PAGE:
Physical Properties and Characteristics of Metalloids

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Metalloids are elements that occur in groups 13 to 17 of the periodic table. As their name suggests, metalloids possess characteristics of metals and nonmetals. Typical characteristics of metals include a shiny luster, some degree of malleability and an ability to conduct electricity or heat. Nonmetals are typically nonlustrous, brittle and poor conductors of electricity. Elements in the metalloid group may display any of these characteristics, though some elements primarily have metallic characteristics.

Boron

  • Boron is a nonmetal that can occur as an amorphous solid, or have the orderly crystalline structure typical of metals. It has a density of 2.37 g/cm^3, and an atomic weight of 10.811. Its isotope boron-10 is a good absorber of neutrons, which makes it useful in the control rods of nuclear reactors. Boron also imparts a green color to flares and fireworks, and is an ingredient in the borosilicate glass commonly used in laboratories.

Silicon

  • Silicon is one of the most abundant elements on Earth, due to its presence in silicates, which that make up much of Earth's crust. At room temperature, it can be both crystalline and amorphous. The amorphous, nonmetallic form is a brown powder, while the crystalline form has a metallic luster. Silicon has an atomic weight of 28.0855 and a density of 2.3296 g/cm^3. It is widely used in brick, concrete and pottery.

Germanium

  • A gray-white and brittle metalloid, germanium is common in the semiconductor industry as a transistor, which gives it the characteristics of a metal. It has an atomic weight of 72.64 and a density of 5.323 g/cm^3. It's a phosphor in fluorescent lamps and when combined to form a compound can be used in optical glasses. Because it’s transparent to infrared radiation, it’s useful in infrared detecting optics.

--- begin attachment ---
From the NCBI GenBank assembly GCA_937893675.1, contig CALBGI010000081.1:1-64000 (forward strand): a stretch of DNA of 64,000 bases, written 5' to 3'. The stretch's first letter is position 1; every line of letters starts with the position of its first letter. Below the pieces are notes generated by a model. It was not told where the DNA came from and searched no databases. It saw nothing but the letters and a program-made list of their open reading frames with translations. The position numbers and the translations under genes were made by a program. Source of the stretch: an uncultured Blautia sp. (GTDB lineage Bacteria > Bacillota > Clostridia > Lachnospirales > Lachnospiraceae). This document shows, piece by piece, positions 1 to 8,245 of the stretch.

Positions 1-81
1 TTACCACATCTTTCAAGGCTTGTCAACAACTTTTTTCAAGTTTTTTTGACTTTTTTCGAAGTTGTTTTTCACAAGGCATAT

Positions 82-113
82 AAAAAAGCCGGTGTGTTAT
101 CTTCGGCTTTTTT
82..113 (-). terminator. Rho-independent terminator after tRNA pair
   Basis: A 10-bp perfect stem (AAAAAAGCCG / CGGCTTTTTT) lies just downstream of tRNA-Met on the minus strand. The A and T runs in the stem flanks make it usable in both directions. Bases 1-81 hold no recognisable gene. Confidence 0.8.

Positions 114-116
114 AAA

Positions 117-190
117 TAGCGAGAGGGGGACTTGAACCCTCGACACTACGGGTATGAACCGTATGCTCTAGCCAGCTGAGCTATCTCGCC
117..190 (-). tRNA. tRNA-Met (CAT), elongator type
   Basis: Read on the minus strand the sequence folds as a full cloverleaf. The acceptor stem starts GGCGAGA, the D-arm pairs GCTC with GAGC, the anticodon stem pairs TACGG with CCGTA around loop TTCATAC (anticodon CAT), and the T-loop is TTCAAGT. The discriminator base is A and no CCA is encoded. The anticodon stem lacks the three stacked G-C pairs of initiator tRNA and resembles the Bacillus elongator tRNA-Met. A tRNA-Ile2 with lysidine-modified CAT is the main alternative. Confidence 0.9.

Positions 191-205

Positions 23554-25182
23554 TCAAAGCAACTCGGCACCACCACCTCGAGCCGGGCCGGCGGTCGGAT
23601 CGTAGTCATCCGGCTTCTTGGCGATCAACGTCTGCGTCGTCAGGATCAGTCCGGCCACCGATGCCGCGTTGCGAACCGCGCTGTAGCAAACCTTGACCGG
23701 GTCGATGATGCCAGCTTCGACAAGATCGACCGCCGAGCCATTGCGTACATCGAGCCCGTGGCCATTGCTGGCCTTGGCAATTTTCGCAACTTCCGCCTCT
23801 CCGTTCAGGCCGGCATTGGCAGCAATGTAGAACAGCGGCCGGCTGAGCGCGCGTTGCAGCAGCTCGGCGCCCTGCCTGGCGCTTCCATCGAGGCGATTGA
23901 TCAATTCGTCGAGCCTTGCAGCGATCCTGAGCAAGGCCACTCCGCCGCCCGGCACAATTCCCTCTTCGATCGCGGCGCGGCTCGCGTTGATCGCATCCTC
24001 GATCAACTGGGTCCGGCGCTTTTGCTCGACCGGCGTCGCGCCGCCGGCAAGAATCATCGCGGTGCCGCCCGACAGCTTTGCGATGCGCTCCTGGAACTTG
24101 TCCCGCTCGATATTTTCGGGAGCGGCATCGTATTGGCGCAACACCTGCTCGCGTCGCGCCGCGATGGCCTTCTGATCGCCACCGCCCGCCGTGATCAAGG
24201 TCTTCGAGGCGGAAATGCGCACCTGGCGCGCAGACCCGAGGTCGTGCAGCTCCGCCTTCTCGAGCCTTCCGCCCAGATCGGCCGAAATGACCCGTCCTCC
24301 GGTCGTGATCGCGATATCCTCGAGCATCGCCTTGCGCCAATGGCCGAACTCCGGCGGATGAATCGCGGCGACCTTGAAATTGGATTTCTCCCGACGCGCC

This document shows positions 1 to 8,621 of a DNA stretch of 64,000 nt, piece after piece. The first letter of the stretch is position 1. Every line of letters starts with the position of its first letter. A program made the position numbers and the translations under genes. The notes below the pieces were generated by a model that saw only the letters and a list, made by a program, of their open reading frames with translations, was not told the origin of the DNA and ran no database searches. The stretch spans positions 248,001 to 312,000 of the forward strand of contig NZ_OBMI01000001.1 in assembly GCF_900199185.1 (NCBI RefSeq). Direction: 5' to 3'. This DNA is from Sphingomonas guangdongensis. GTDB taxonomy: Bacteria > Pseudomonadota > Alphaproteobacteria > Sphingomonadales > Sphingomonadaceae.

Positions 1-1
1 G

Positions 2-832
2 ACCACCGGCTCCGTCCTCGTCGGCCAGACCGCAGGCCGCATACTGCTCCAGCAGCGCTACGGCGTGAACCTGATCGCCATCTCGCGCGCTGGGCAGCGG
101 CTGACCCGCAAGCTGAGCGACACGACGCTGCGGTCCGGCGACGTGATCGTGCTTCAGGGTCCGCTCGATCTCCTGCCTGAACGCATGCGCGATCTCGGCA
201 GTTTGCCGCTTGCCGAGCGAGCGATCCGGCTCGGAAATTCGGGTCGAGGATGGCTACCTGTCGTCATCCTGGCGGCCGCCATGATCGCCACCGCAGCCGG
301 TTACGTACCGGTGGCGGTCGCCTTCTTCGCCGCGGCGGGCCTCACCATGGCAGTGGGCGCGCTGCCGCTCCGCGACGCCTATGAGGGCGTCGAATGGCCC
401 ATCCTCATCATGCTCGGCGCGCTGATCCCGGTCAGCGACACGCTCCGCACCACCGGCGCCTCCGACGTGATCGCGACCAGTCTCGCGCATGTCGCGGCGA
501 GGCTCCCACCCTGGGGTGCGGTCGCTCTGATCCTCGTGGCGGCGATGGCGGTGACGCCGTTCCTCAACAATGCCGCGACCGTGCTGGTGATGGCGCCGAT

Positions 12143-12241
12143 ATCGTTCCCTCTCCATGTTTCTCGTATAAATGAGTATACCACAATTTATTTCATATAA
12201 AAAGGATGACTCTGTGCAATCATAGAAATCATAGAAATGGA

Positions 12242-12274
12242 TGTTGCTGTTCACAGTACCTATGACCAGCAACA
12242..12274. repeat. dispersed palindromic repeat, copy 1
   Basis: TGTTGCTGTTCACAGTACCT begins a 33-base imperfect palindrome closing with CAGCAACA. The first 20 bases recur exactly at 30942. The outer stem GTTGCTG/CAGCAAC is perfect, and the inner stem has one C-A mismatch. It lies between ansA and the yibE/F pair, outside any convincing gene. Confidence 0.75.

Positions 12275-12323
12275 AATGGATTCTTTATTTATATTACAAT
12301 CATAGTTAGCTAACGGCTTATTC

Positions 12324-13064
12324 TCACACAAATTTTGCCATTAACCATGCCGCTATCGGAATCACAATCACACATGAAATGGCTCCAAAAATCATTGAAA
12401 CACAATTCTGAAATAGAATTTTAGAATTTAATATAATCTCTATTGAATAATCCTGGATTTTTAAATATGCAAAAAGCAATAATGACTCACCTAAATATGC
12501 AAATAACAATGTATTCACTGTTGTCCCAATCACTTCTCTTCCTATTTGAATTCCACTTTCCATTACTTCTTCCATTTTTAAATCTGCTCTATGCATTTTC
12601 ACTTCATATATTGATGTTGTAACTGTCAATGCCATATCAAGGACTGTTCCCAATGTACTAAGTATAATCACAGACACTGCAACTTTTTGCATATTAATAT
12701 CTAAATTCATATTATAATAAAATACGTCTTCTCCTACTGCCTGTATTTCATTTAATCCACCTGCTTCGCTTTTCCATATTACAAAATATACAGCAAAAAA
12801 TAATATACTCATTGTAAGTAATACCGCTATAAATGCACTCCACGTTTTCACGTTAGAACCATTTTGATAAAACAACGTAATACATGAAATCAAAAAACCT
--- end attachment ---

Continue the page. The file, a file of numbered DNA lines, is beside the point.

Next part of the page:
Arsenic

  • Arsenic has many characteristics of a metal. It comes in gray, black, yellow and gray crystalline forms, and is solid at room temperatures. It has an atomic weight of 74.92160 and a density of 5.776 g/cm^3. It's a potent poison that's in rat poisons, weed killers, doping agents and insecticides. Arsenic's boiling point is lower than its melting point, which means that it changes directly from a solid to a gas at standard atmospheric pressures.

Antimony

  • A largely metallic element, antimony most often occurs as a lustrous, hard crystal, but other forms display the brittleness characteristic of nonmetals. It has a density of 6.685 g/cm^3, and an atomic weight of 121.760. It’s useful in the manufacture of car batteries, paints and glass.

Tellurium

  • Tellurium is a brittle, metallic element that is a solid at room temperature. It’s typically doped with medals like gold, silver and tin. It has an atomic weight of 127.60 and a density of 6.232 g/cm^3. It's used commercially in refining copper, and as an alloy in lead and stainless steel. Tellurium is also a colorant for ceramics.

Polonium

  • The radioactive metalloid polonium is a strong emitter of alpha particles that form an isotope of lead. It has the characteristics of a hard, dense metal with an atomic weight of 127.60 and a density of 9.32 g/cm^3. It's often used to eliminate static electricity in machinery.

References

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